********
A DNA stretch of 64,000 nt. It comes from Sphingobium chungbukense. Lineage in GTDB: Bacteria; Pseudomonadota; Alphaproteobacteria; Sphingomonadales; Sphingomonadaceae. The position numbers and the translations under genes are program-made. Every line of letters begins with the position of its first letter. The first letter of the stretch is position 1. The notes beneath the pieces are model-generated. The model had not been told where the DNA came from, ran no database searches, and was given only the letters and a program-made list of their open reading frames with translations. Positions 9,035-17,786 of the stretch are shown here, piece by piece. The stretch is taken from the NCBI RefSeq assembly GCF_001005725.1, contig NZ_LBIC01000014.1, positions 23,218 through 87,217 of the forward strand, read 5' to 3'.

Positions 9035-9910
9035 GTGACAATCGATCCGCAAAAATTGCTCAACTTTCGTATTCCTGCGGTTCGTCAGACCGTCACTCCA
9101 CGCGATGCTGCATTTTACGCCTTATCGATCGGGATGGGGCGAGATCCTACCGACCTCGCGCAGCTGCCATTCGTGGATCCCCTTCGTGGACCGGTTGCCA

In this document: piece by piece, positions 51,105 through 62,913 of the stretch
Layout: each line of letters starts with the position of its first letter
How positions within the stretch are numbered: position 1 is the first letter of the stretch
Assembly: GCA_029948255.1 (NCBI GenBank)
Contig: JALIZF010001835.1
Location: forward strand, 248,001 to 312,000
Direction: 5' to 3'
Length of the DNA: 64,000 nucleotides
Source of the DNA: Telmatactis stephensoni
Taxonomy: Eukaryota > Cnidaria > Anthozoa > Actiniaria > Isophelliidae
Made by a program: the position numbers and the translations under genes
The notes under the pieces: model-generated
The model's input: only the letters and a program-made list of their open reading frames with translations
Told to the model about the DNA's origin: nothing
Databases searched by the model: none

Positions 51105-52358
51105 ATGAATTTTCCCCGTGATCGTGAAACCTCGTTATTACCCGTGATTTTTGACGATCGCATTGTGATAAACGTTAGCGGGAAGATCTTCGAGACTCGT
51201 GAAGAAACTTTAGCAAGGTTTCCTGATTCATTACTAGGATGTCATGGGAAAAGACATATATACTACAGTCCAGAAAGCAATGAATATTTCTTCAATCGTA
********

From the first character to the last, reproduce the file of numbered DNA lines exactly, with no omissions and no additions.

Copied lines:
A DNA stretch of 64,000 nt. It comes from Sphingobium chungbukense. Lineage in GTDB: Bacteria; Pseudomonadota; Alphaproteobacteria; Sphingomonadales; Sphingomonadaceae. The position numbers and the translations under genes are program-made. Every line of letters begins with the position of its first letter. The first letter of the stretch is position 1. The notes beneath the pieces are model-generated. The model had not been told where the DNA came from, ran no database searches, and was given only the letters and a program-made list of their open reading frames with translations. Positions 9,035-17,786 of the stretch are shown here, piece by piece. The stretch is taken from the NCBI RefSeq assembly GCF_001005725.1, contig NZ_LBIC01000014.1, positions 23,218 through 87,217 of the forward strand, read 5' to 3'.

Positions 9035-9910
9035 GTGACAATCGATCCGCAAAAATTGCTCAACTTTCGTATTCCTGCGGTTCGTCAGACCGTCACTCCA
9101 CGCGATGCTGCATTTTACGCCTTATCGATCGGGATGGGGCGAGATCCTACCGACCTCGCGCAGCTGCCATTCGTGGATCCCCTTCGTGGACCGGTTGCCA

In this document: piece by piece, positions 51,105 through 62,913 of the stretch
Layout: each line of letters starts with the position of its first letter
How positions within the stretch are numbered: position 1 is the first letter of the stretch
Assembly: GCA_029948255.1 (NCBI GenBank)
Contig: JALIZF010001835.1
Location: forward strand, 248,001 to 312,000
Direction: 5' to 3'
Length of the DNA: 64,000 nucleotides
Source of the DNA: Telmatactis stephensoni
Taxonomy: Eukaryota > Cnidaria > Anthozoa > Actiniaria > Isophelliidae
Made by a program: the position numbers and the translations under genes
The notes under the pieces: model-generated
The model's input: only the letters and a program-made list of their open reading frames with translations
Told to the model about the DNA's origin: nothing
Databases searched by the model: none

Positions 51105-52358
51105 ATGAATTTTCCCCGTGATCGTGAAACCTCGTTATTACCCGTGATTTTTGACGATCGCATTGTGATAAACGTTAGCGGGAAGATCTTCGAGACTCGT
51201 GAAGAAACTTTAGCAAGGTTTCCTGATTCATTACTAGGATGTCATGGGAAAAGACATATATACTACAGTCCAGAAAGCAATGAATATTTCTTCAATCGTA